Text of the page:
Behavioral treatments

Medication is only one part of the recovery journey for opioid users. Rehab professionals provide a range of different behavioral therapies that can help to facilitate sobriety and long-term wellness. Here are some examples:

Cognitive Behavioral Therapy (CBT)

Cognitive-Behavioral Therapy (CBT) started as a means of helping those struggling with alcohol abuse stay clean, but it soon became effective for cocaine abusers. Nowadays, CBT is successfully employed to treat all kinds of substance addiction. The primary idea behind CBT is that the use of such substances can be learned – this way, individuals undergoing therapy are taught how to recognize and adjust their maladaptive behaviors in order to effectively combat drug abuse from its roots. Furthermore, any associated issues can be resolved simultaneously.

A primary focus of CBT is instilling healthy coping mechanisms in patients. This way, if they are ever stressed or overwhelmed with negative emotions, they can manage the situation properly and avoid reverting to drugs as a solution.

In CBT, patients are instructed on how to identify their own drug cravings as well as the situations that could potentially trigger them. With this knowledge, they can be better equipped to avoid being exposed to those risks and ultimately guard against putting themselves in any predicaments associated with using drugs.

Cognitive Behavioral Therapy (CBT) is a highly successful form of therapy because the skills acquired have been proven to remain with patients long after their treatment. Studies even suggest that individuals can stay clean for years upon completion, making CBT an extremely valuable tool in recovery and healing.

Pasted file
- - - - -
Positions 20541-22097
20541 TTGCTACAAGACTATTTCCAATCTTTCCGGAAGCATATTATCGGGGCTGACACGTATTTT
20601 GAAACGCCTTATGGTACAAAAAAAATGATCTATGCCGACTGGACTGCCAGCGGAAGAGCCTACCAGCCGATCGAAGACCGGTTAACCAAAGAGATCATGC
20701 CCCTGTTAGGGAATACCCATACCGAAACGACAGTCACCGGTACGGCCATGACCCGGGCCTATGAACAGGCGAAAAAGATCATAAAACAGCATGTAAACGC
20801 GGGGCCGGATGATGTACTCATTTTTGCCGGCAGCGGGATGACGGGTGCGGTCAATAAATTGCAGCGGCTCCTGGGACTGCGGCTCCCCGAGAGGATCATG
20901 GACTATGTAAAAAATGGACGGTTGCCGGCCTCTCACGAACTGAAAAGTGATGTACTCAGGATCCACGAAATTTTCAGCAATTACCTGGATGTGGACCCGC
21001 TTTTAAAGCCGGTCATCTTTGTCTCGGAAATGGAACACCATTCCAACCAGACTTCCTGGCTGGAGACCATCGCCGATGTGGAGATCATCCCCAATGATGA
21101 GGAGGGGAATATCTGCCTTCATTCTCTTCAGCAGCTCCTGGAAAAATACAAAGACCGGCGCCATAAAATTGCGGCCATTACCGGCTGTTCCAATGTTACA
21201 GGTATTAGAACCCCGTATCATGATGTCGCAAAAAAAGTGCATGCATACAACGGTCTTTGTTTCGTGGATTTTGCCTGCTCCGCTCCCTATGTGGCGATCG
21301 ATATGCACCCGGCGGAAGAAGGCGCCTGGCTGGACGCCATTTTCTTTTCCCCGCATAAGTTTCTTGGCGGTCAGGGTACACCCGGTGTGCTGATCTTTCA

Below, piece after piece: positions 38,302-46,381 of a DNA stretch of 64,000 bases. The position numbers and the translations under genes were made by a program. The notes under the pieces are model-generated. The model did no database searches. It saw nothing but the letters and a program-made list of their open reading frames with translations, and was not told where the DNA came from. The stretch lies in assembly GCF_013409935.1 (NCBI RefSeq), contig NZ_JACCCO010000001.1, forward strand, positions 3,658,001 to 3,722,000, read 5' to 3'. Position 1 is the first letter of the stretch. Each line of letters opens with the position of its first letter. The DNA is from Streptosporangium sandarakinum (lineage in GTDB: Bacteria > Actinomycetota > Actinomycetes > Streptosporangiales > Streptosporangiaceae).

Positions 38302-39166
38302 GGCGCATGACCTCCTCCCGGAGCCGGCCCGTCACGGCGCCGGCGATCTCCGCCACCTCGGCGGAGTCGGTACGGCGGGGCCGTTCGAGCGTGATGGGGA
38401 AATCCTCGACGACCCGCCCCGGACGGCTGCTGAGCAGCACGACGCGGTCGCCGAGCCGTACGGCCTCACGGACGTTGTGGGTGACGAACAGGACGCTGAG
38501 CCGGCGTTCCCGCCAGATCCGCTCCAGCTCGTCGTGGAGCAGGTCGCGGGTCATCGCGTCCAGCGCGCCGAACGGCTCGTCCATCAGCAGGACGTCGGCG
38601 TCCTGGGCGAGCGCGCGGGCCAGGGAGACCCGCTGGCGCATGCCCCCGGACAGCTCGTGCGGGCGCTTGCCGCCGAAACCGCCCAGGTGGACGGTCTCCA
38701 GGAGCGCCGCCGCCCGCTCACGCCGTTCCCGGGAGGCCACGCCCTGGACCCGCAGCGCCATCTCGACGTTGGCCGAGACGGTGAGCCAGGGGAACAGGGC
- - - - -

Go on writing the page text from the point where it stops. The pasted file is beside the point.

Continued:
Contingency Management Interventions

In this type of treatment, rehab professionals offer rewards to patients for avoiding opioids. These incentives can be in the form of cash or vouchers that become more valuable as time passes and a patient maintains drug-free status.

As a reward for staying drug-free, patients can redeem voucher incentives in the form of movie tickets, dining out experiences, or other goods and services. Each time their urine samples are tested negative for opioids, they will be rewarded with new vouchers!

Initially, the vouchers are meager in value. However, as patients continue to submit drug-free urine samples on a consistent basis, their vouchers will increase in worth. Conversely, should they receive an opioid-positive result then their voucher’s values drop back down to its lowest possible amount. An alternative incentive is cash prizes – for every negative urine sample provided by them there is potential for winning any prize between $1 and $100!